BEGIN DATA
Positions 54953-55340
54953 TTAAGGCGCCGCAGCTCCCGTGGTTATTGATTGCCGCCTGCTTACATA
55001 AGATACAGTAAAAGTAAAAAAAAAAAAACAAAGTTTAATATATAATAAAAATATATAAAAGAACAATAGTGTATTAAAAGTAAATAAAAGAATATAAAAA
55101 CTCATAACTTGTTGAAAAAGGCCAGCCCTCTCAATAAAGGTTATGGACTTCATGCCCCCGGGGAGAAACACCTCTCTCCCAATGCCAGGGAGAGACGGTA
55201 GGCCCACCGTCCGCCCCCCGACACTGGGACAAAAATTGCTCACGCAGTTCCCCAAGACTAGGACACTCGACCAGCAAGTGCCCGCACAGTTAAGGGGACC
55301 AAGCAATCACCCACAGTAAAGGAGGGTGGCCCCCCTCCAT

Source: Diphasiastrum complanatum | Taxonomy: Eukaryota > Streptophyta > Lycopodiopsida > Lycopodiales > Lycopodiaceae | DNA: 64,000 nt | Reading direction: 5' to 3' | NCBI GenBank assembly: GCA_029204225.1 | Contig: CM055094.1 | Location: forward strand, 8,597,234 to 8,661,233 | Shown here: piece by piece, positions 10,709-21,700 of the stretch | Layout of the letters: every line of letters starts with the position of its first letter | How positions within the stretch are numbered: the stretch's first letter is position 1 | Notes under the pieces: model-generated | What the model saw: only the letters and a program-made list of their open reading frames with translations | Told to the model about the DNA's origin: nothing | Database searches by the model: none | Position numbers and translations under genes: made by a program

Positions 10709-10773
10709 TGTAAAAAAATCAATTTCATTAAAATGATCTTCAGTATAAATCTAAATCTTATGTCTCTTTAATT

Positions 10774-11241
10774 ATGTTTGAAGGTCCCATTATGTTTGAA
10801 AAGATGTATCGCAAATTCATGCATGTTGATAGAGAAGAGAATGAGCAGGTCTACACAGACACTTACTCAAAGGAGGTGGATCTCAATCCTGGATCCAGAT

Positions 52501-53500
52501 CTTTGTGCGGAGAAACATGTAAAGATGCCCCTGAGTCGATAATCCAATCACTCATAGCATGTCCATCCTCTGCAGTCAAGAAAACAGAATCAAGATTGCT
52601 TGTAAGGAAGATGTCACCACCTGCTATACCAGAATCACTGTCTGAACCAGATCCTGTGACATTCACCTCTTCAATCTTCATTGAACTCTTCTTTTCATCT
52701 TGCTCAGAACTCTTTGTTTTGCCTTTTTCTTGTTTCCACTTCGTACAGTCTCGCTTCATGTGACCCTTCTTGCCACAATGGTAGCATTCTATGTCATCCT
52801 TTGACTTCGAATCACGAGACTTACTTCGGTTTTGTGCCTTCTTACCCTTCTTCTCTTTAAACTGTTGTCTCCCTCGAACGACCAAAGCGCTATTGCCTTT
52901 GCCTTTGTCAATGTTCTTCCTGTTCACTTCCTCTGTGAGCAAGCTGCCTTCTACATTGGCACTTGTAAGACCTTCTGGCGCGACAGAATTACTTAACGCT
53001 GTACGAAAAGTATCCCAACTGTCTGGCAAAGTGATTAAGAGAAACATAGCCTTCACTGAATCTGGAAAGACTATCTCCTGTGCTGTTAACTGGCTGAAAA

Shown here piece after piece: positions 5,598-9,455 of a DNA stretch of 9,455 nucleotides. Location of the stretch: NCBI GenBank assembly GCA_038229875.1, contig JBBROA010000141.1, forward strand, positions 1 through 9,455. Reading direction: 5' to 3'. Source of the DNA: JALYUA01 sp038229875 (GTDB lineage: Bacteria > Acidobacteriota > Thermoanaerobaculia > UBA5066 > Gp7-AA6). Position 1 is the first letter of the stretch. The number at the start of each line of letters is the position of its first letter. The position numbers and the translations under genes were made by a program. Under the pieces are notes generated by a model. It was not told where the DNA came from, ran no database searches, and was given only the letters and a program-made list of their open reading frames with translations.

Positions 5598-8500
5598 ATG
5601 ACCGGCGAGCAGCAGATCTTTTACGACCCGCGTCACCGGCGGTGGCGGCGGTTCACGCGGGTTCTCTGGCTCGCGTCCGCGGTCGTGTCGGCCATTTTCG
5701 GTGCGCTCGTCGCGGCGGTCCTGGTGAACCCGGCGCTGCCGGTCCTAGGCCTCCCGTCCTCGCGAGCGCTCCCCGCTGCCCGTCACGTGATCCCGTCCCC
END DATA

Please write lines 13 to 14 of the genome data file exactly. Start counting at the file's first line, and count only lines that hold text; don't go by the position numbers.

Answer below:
Positions 52501-53500
52501 CTTTGTGCGGAGAAACATGTAAAGATGCCCCTGAGTCGATAATCCAATCACTCATAGCATGTCCATCCTCTGCAGTCAAGAAAACAGAATCAAGATTGCT